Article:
September 30, 2008
Paula is accompanying her father on a trip to the city of Istanbul to aquire a certain special artifact. Paula knows, from her extensive research, that the Cybele’s Gift is a special antique of the ancient goddess, Cybele, rumored to be able to bring fortune and luck to whatever family owns it.
Of course, Paula and her father are not the only ones seeking Cybele’s Gift. There are many merchants in the race, all hoping to be able to collect it. When they arrive in Istanbul, they discover that Salem bin Afazi, Paula’s father’s colleague, has been murdered, the killer unknown. Suddenly, they must watch their steps more carefully than they ever have before.
This is one of those books. Addicting and lovely. Ever since I read its prequel, Wildwood Dancing, I’ve been excited for this book, and it didn’t let me down.
Paula was an exciting narrator. The ending was kind of predictable, even if I couldn’t precisely tell how it was going to come about, but I liked the unexpected, uncertain events that happened before everything was resolved.
September 28, 2008
The blurb on the book:
Spencer thought the house might be haunted.
MItch knew it wasn’t. And he knew why.
The whole time Spencer and Mitch hung out together at Bird Lake that summer, there were secrets keeping them apart.
And maybe a secret knowledge keeping them together, too–together like members of the same tribe. Like friends.
This was a good book. Lots of the emotions were brilliantly portrayed. And yet… I didn’t really fall into this book. It seemed to me like there was too much tell, not enough show, and not enough story. It had one of those not-completely-ended-because-you-know-the-rest endings. The problem was, I didn’t really know.
I think I would have liked this book better had it been simpler and perhaps longer. It seemed to be a book about children to adults, rather than a book about children, to children.
Bird Lake Moon was a nice book, but it wasn’t particularly capturing. I don’t know. It’s a hard book to describe.
September 20, 2008
by Jordan Sonnenblick
Of all the annoying things in Steven’s life, his little brother Jeffrey is the worst. Not only is he several years younger and succeeds to embarrass Steven in front of his crush, he also adoringly follows Steven around.
But suddenly, Jeffrey gets a nosebleed and it won’t stop. He’s rushed to the hospital, and Steven is confronted with horrible news: Jeffrey is sick-terribly sick. All of a sudden, Steven is forced to deal with all the stuff he’s taken for granted before, along with a lot more.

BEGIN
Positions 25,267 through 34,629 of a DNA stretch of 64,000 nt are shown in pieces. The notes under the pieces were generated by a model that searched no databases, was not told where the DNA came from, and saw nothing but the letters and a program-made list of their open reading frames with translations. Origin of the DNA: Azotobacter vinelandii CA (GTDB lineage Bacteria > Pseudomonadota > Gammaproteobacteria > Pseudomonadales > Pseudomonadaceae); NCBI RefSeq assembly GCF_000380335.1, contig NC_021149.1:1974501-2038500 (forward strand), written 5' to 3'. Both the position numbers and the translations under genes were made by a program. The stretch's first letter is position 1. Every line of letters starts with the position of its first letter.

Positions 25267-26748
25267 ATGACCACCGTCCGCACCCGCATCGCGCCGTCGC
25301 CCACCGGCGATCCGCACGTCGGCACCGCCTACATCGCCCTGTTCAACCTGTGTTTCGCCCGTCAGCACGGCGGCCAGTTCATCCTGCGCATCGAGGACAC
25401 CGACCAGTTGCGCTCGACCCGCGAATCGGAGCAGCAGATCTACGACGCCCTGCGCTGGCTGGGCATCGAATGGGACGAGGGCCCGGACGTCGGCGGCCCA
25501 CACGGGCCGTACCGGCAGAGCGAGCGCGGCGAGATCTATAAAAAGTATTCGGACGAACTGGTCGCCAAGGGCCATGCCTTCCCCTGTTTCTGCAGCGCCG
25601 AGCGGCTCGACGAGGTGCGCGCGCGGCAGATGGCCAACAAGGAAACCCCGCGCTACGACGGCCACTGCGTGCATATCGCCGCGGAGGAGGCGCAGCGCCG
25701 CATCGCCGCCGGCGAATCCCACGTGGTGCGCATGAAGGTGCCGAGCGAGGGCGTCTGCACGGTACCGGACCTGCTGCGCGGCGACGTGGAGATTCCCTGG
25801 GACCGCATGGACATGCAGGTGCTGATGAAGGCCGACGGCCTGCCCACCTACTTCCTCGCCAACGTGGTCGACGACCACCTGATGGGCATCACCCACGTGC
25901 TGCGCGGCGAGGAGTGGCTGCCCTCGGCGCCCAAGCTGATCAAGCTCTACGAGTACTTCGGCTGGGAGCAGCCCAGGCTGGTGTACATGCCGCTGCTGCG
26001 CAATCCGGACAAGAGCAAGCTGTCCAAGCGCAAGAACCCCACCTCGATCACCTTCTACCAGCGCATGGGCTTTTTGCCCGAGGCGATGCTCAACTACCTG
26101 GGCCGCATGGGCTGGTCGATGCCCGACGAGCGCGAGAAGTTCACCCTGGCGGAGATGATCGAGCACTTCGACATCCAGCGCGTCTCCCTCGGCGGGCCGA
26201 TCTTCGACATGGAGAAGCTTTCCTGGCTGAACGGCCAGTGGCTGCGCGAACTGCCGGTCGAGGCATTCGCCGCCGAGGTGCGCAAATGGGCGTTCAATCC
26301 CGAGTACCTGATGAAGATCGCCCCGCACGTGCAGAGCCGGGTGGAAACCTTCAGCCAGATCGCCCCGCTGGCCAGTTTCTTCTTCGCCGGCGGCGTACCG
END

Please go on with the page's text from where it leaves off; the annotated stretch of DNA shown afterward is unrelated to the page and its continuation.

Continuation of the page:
I did write a previous review about this book, but I found it stupid and decided to start again. That said, I have two things to say:
1. I possibly would not have finished this book if it was not my required reading for Language Arts, and
2. I am absolutely glad I did read it, and that I read it all.
I think, initially, that I was put off this book because of Steven’s excessive complaining. And also, perhaps, because Steven was a boy and I don’t usually read books narrated by boys, so his world was a little alien. But I really liked Jeffrey, and I suppose Steven grew on me. I’ve never experienced anything near to what Steven did, but I now I guess I know a little of how it would feel.
So this isn’t a favorite book. But it is a memorable book. And I am glad I read it.
September 13, 2008
Benevolence (Ben) is the niece of the king of Montagne. But when the king and Ben’s mother is killed in a mysterious attack, and Ben’s father disappears, Ben becomes the heir to the throne, because Queen Sophia, her uncle’s wife, has not produced any children.
The conninving Queen Sophia becomes the queen regent, and Ben, being the heir apparent, is subjected to torturous princess training.
But Ben, locked up in a tower at night, discovers a secret room, where she teaches herself magic. She is certain that her father and mother where attacked by the Drachensbett, the neighbors and enemies of Montagne. And she will avenge her parents.
Initially, when I started reading, I had a strong feeling this was just another novel about a tomboy princess. But it wasn’t. I was pleasantly surprised.
I loved the way the story mixed in elements from fairy tales. And I really enjoyed Ben’s first-person’s narrative. It’s one of those old-fashioned-y narratives that include words not used very much anymore but not quite archaic yet.
Ben was fun, this book was fun. I really enjoyed reading it.
September 5, 2008
by Jaclyn Moriarty, read by various narrators, 8 CDs
Lydia, Emily, and Cassie are being forced to write to Brookfield kids, as an assignment their English teacher, Mr. Botherit, has required. As Brookfield and the girls’ school, Ashbury, has often been at feuds, the girls are somewhat unwilling.
Both Emily and Lydia receive positive letters back, which surprises them. But when they find that Cassie’s partner, Matthew, has threatened her (and has seriously hurt her), they decide to fight back.
This book was written as a series of letters, emails, and diary entries. I’ve never been that big a fan of such books, because I find they have a tendency to tell more than show, but if that happened in this book, I honestly didn’t notice.
The Year of Secret Assignments was fun and entertaining. I had a brilliant time rushing through the CDs as fast as I could, and I found myself seriously wanting to listen to more even when I should have been doing school stuff (although I didn’t let myself.)
Lydia and Emily and Cassie (along with Charlie and Seb, their corrospondents) are all so real and believable, I would definitely not mind knowing them in real life. This book was fantastic.